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Damage Hinders Residents’ Return

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Damage Hinders Residents’ Return

Many in Gulf Coast 
Are Without Power 
Following Gustav
By ALEX ROTH in New Orleans, RUSSELL GOLD in in Houma, La.
September 3, 2008; Page A3

After escaping catastrophic damage from Hurricane Gustav, New Orleans officials took no chances Tuesday, blocking residents from returning home until power and other services could be restored.

Mayor C. Ray Nagin later Tuesday announced that residents could start returning early Thursday, the Associated Press reported.

New Orleans narrowly avoided disaster, but evacuees are still finding it difficult to return to their homes as the city’s clean-up from Hurricane Gustav begins.

Like thousands of others, Ernest Garcia hopped in his car Tuesday with plans to return after riding out the storm in Mississippi. He got as far as a gas station on the north side of Lake Pontchartrain, where he was stopped by a police roadblock. Mr. Garcia wasn’t complaining. He had barely survived Hurricane Katrina and had no regrets about evacuating this time around.

“If it saved my life, what’s that worth?” said Mr. Garcia, 56 years old, a carpenter.

After a relatively smooth evacuation of the city, the biggest post-Gustav challenge was managing everyone’s return. Many residents, like Mr. Garcia, were trapped at roadblocks. At checkpoints surrounding the city, National Guard and state police turned away all those except emergency workers.

The Federal Emergency Management Agency, which has been overhauled since Hurricane Katrina and is run now by a former fire chief who brought in more money and more-experienced managers, won favorable early reviews for its response to Gustav.

Elsewhere across the Gulf Coast, government and industry officials began assessing the damage, which wasn’t as extensive as they had feared.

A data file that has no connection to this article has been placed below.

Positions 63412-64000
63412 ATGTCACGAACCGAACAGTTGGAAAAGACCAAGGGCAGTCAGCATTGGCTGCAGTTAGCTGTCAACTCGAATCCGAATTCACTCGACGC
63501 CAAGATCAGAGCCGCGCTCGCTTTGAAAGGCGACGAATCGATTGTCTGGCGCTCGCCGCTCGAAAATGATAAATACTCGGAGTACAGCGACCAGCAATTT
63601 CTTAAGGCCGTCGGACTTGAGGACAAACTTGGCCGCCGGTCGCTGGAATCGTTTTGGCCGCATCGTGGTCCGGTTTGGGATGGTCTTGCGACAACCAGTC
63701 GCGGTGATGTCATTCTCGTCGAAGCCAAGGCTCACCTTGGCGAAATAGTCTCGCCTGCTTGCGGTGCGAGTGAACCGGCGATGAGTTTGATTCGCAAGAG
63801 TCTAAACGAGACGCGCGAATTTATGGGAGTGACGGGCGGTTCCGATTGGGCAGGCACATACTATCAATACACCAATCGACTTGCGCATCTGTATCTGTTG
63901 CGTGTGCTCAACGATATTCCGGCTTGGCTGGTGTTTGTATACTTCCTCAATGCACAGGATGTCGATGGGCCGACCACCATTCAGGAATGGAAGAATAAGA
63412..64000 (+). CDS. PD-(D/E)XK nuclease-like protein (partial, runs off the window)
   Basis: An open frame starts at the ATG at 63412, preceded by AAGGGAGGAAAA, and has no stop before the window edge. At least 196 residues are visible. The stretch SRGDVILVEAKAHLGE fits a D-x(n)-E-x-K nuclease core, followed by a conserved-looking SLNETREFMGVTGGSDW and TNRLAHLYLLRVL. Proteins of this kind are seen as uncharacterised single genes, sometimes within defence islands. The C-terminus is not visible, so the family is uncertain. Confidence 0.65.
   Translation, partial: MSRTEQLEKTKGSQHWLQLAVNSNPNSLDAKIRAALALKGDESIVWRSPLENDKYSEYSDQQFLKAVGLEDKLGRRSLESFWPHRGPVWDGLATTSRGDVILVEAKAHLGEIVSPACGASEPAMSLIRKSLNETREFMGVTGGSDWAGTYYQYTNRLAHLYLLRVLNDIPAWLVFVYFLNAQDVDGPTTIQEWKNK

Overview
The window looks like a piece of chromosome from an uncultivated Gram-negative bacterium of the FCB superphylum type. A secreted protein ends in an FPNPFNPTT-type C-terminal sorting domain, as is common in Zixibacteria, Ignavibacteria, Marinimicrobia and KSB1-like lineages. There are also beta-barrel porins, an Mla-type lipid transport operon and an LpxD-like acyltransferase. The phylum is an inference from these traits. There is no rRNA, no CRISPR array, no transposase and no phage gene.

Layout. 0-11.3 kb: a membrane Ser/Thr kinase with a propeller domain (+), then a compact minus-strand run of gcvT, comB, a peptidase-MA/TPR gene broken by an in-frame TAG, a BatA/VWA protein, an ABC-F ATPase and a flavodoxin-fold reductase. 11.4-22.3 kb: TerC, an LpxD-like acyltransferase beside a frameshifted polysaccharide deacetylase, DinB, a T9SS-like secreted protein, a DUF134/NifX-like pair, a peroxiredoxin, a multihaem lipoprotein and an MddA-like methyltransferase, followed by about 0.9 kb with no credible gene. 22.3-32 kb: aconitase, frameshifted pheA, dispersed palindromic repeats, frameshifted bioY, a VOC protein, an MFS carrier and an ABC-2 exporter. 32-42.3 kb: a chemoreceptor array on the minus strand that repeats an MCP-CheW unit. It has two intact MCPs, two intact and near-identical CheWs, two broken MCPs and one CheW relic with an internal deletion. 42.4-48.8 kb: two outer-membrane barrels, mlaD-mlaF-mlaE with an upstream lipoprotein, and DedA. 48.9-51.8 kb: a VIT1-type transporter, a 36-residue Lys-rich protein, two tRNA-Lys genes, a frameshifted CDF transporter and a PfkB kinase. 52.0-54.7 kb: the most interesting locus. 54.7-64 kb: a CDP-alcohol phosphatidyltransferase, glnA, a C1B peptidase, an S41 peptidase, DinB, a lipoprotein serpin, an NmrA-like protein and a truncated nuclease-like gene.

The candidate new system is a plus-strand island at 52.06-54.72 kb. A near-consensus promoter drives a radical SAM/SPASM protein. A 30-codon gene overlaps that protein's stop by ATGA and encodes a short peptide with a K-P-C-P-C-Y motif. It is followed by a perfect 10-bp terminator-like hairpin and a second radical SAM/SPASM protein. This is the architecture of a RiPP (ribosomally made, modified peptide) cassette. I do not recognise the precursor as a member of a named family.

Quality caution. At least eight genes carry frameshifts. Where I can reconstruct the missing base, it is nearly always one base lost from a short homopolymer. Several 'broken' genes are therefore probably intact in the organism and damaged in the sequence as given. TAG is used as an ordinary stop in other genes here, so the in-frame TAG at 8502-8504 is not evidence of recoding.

Risk modeling company Eqecat Inc., a subsidiary of ABSG Consulting Inc., downgraded its estimate of personal and commercial insured losses to between $3 billion and $7 billion from an initial estimate Monday of between $6 billion and $10 billion.

[open slideshow]
Associated Press
New Orleans evacuees scattered across the U.S. were anxious to return home. At left, Debra Peterson comforted her granddaughters as they waited in their car to return to New Orleans Tuesday.

Owners of oil and gas refineries in Louisiana reported surviving the storm largely intact. Assessment teams didn’t detect major structural damage at Valero Energy Corp.’s Saint Charles, La., refinery, said company spokesman Bill Day. Alon USA Energy Inc. spokesman Blake Lewis said damage at the company’s refinery in Krotz Springs, La., was minimal.

U.S. Coast Guard flights revealed little damage to oil and gas infrastructure in the Gulf of Mexico, with platforms apparently in place and no signs of loose machinery in the water, said Chief Warrant Officer Adam Wine. “Everything looked really good,” he said. A spokesman for Royal Dutch Shell PLC said the company would get workers back onto its Mars and Ursa platforms as early as Wednesday to decide when to resume production. Pipelines to shore also need to be tested.

While all the oil and 95% of the natural-gas production in the Gulf of Mexico was off Tuesday, analysts said gasoline and diesel supplies were sufficient to fuel the next few days without significant price increases. Gasoline prices were already on their way down Tuesday, slightly dropping to a national average of $3.684 for a gallon of regular, from $3.686 on Monday, according to the AAA automobile association. If key infrastructure remains idle, however, prices could rapidly increase.

Still, it wasn’t clear how extensive damage was to the Louisiana Offshore Oil Port, the receipt point for 10% of U.S. oil imports. A spokeswoman said an assessment was underway.